In addition, in this generation, high-level languages ​​also make their appearance, closer to the language of the human being than the machine languages ​​of the first generation. For example, to add two numbers in a program, it would have to send the “add” instruction to the CPU. Well, in machine code that instruction could be something like this: “10101011”, while in high-level languages it would be a command that is easier to understand, for example, “SUM”.

Third generation (1965-1971)

And what was the disruptive innovation that ended the second generation and gave way to the third? Well, it was the appearance of integrated circuits.

An integrated circuit is made of semiconductor material and integrates many components to form an electrical circuit. Among these components were a multitude of transistors that we remember are also made of semiconductor material. Therefore, within an integrated circuit or chip, we have many transistors in a very small space with lower manufacturing costs. All these characteristics made the computers of the third generation had:

  • Greater processing capacity
  • Smaller size
  • And they were cheaper

Fourth generation (1972-1982)

The arrival of the fourth generation of computers is not driven by disruption, but by improvements in circuit integration, which lead to two changes in computers that I think should be mentioned:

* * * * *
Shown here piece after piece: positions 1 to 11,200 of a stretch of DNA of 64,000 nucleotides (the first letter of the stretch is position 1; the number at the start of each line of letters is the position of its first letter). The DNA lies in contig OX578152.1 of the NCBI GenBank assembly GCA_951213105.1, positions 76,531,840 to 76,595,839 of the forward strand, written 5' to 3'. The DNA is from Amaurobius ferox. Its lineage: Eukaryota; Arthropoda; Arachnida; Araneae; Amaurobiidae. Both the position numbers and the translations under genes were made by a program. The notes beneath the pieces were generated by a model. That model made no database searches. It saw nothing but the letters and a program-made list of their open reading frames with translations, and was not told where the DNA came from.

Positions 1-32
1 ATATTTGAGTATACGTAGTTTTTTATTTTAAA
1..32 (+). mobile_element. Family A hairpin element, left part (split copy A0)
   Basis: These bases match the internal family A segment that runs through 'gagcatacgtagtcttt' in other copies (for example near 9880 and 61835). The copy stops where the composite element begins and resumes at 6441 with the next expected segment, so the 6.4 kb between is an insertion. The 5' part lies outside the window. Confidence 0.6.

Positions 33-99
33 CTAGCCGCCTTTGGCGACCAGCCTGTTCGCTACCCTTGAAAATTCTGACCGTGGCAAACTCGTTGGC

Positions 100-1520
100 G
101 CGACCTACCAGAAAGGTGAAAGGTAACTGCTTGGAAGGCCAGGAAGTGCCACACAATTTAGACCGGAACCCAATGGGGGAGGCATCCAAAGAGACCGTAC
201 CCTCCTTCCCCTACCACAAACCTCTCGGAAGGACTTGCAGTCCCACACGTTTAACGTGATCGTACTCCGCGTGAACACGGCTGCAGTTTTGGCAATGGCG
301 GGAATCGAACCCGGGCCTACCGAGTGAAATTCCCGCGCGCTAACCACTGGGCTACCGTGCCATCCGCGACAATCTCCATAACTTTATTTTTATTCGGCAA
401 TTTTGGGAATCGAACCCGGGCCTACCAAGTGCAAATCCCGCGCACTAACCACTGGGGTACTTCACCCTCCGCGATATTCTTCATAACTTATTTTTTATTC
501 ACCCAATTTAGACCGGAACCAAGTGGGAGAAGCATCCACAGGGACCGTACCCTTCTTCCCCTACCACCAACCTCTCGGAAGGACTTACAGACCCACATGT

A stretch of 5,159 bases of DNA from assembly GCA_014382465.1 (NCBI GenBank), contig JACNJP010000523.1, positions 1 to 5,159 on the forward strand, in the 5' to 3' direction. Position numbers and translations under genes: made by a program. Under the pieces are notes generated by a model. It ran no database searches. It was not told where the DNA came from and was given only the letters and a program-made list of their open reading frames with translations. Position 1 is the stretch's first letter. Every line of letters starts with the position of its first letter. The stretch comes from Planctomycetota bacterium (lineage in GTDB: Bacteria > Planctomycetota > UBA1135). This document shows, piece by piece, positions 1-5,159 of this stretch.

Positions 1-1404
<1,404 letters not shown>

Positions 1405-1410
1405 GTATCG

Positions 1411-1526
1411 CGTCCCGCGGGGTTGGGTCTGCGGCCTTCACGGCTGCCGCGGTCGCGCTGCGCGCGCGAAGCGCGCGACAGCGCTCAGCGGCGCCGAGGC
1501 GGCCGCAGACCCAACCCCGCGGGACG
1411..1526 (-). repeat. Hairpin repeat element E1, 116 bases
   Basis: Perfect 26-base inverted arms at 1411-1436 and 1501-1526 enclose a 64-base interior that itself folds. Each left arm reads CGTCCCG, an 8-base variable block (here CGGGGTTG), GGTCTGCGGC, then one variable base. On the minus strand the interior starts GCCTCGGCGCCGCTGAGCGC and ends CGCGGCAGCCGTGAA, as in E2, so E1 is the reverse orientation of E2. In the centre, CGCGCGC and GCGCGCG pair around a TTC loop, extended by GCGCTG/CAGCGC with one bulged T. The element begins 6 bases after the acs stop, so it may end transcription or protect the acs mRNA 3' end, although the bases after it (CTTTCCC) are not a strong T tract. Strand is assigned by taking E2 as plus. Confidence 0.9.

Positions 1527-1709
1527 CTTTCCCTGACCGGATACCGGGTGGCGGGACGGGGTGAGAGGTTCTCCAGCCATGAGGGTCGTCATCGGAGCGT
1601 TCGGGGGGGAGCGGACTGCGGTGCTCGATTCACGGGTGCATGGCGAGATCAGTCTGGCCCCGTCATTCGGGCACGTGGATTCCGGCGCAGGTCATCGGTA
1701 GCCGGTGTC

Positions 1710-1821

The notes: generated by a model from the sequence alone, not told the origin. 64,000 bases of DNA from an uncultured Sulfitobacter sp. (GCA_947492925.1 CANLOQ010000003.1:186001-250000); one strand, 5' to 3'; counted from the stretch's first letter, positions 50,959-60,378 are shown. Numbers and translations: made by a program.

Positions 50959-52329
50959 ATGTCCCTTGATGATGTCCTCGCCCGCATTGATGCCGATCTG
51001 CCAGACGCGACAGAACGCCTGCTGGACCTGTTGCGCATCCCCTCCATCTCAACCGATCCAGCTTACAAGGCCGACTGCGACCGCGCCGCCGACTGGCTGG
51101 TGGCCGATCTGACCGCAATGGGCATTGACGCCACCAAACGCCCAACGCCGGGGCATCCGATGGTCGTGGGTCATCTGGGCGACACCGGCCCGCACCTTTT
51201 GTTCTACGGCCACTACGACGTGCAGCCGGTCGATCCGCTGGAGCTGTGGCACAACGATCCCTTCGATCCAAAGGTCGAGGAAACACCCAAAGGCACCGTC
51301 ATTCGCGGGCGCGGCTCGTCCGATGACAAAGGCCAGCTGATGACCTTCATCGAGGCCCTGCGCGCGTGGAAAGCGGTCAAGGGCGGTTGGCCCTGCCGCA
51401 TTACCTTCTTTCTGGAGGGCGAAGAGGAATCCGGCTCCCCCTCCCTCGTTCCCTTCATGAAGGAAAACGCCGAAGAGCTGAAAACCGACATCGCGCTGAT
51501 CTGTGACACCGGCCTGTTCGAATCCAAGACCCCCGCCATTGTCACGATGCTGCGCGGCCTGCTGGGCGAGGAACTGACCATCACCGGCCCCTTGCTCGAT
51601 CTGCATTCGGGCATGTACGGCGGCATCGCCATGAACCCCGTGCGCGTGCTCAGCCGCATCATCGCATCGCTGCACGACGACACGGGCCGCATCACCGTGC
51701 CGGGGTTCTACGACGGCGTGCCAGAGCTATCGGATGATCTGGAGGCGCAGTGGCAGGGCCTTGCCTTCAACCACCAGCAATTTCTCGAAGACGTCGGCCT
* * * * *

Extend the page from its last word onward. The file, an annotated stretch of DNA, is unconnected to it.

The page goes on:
• The appearance of the CPU, an integrated circuit that brings together several of the basic components for computing.
  • The development of silicon semiconductor memories, “memory chips”.

It should also be in mind that at this time is when personal computers or PCs appear.

Fifth generation (1983-…)

This generation is associated with the extreme improvement of circuit integration technologies. We refer to these by their acronym in English: VLSI (Very Large Scale Integration).

In reality, what we get is many more transistors in a very small space, which means more computing power and more miniaturization.

This generation is also known for the rise of the laptop.

Sixth generation ???

Some say that we are already in the sixth generation. The technological innovations that would give way to this new generation would be the use of artificial intelligence and parallel processing. Thanks to these two innovations, computers would be able to interact with humans and learn.

In any case, it is not relevant if we are already in a sixth generation or not, what is important is to know both technological improvements. I do not think that the rise of artificial intelligence justifies a new generation of computers, this boom has been possible thanks to the increase in computing and storage capacity. As for parallel processing, perhaps it could be argued as an innovation to enter a new generation, taking into account innovations in computer architecture.

The way I see it, the next truly disruptive innovation that will bring about a new paradigm in computing will be the quantum computer. These already exist but are still restricted to a very reduced environment, although companies like IBM are beginning to make them available to mortals, good for IBM!

NOTE:

This post is part of the collection “Computer Architecture” that reproduces the class notes that I use to teach the subject at ESIC. You can see the index of this collection here.